Wednesday, January 7, 2009

It's Every Woman's Worst Nightmare...Aishwarya Rai's Moving In and She Wants Your Man!!!...Chokher Bali

Oh, that naughty little Ash. Just because she's the "Most Beautiful Woman in the World" she thinks she can have whoever she wants, doesn't she? :)

Choker Bali, a "passion" play, as the box calls it, is a 2003 Bengali film starring Aishwarya Rai. Set in 1902, it's based off by a novel by Rabindranath Tagore, and is a love quadrangle of some sorts. Ash plays Binodini, a young bride whose husband passes away after less than a year of marriage. As a widow, she lives like a caged bird, eager to fly but trapped by society's restrictions for a woman of her circumstance. Naturally, Binodini aches for more, and one can hardly blame her--she's beautiful, educated, and speaks English well (Not to mention that if I looked like Aishwarya Rai I wouldn't want to be stuck at home in a plaincloth saree, either...I'd be eager to break out the red heels and hit the town, too!).

Jokes aside (and I don't mean to make light of the treatment of widows at all), its of course no way for anybody to live. Yet despite the longing in her heart, Binodini seems to accept her fate and doesn't show any sign of rebelling. Except, well, there's this one nagging thing she just can't seem to shake...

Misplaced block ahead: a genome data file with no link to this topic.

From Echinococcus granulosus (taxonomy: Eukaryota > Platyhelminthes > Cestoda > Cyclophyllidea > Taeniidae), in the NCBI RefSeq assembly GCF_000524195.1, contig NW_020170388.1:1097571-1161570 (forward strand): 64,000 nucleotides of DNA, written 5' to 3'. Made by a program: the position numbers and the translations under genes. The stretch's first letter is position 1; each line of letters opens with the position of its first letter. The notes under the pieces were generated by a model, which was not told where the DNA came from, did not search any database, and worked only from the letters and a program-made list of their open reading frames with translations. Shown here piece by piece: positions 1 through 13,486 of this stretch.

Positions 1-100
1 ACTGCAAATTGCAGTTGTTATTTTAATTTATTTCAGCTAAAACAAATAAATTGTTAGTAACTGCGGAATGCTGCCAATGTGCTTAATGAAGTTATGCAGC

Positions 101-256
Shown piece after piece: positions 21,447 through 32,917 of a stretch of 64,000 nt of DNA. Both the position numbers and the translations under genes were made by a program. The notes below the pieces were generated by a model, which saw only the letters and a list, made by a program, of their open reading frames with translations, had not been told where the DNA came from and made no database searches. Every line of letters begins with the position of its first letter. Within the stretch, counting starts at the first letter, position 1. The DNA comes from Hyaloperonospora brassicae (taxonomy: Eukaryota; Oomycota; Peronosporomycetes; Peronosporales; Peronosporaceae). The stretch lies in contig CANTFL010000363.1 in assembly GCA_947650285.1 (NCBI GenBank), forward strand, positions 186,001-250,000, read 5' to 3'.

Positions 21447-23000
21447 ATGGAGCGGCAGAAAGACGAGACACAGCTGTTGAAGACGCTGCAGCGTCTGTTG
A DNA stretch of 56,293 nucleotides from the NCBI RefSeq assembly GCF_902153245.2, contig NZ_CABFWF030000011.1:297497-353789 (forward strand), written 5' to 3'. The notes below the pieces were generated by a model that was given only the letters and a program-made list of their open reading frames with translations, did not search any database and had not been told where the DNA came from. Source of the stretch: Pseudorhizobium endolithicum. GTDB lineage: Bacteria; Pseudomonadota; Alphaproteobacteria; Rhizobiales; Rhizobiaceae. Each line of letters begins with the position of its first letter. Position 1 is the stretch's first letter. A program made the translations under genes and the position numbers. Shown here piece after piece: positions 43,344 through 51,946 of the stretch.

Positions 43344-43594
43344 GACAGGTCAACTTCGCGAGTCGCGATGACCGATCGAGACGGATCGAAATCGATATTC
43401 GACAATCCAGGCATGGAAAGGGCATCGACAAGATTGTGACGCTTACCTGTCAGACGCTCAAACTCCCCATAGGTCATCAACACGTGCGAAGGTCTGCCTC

You see, Binodini's husband was not her family's original choice for her. The first man she had been offered to, a young doctor named Mahendra (Prosenjit Chatterjee), had rejected her without ever meeting her face to face. That's right--Mahendra had seen Binodini's exquisite photo and cast it aside, laughable as that may sound considering how beautiful she is. But wait, it gets better--he wasn't the only one who turned her down! His best friend and fellow doctor, Behari (Tota Raychoudhuri) also rejected the proposal. I'm not sure what their reasoning was (What man in their right mind looks at a photo of Aishwarya Rai and says "Nah, no thanks!"?), but perhaps I missed something that would become clear with a second viewing or in reading the book.

Mahendra blows Binodini's photograph to the floor-Wasn't his type, I guess.

While Binodini begins her life as a widow, Mahendra's friend Behari (the second person to turn Binodini down, remember?) is offered the hand of a young woman named Ashalata (Raima Sen). However, he takes Mahendra along with him on his first meeting with the girl. Mahendra, possibly out of competitiveness and a desire to want what somebody else has, decides he wants to marry Ashalata and tells Behari so. Behari, being the ever loyal friend that he is, agrees, and Mahendra and Asha tie the knot instead.

When Asha moves into Mahendra's house, the newlyweds' happiness sparks jealousy amongst the widows of the manor--In particular, Mahendra's mother (Lily Chakrabarti).

Naturally, Mahendra's mother feels the need to vent her anger to someone--and goes to have tea with Binodini, complaining openly about the attention her son gives his new bride. Binodini, with longing in her eyes, listens as she thinks of what might have been had she married Mahendra instead.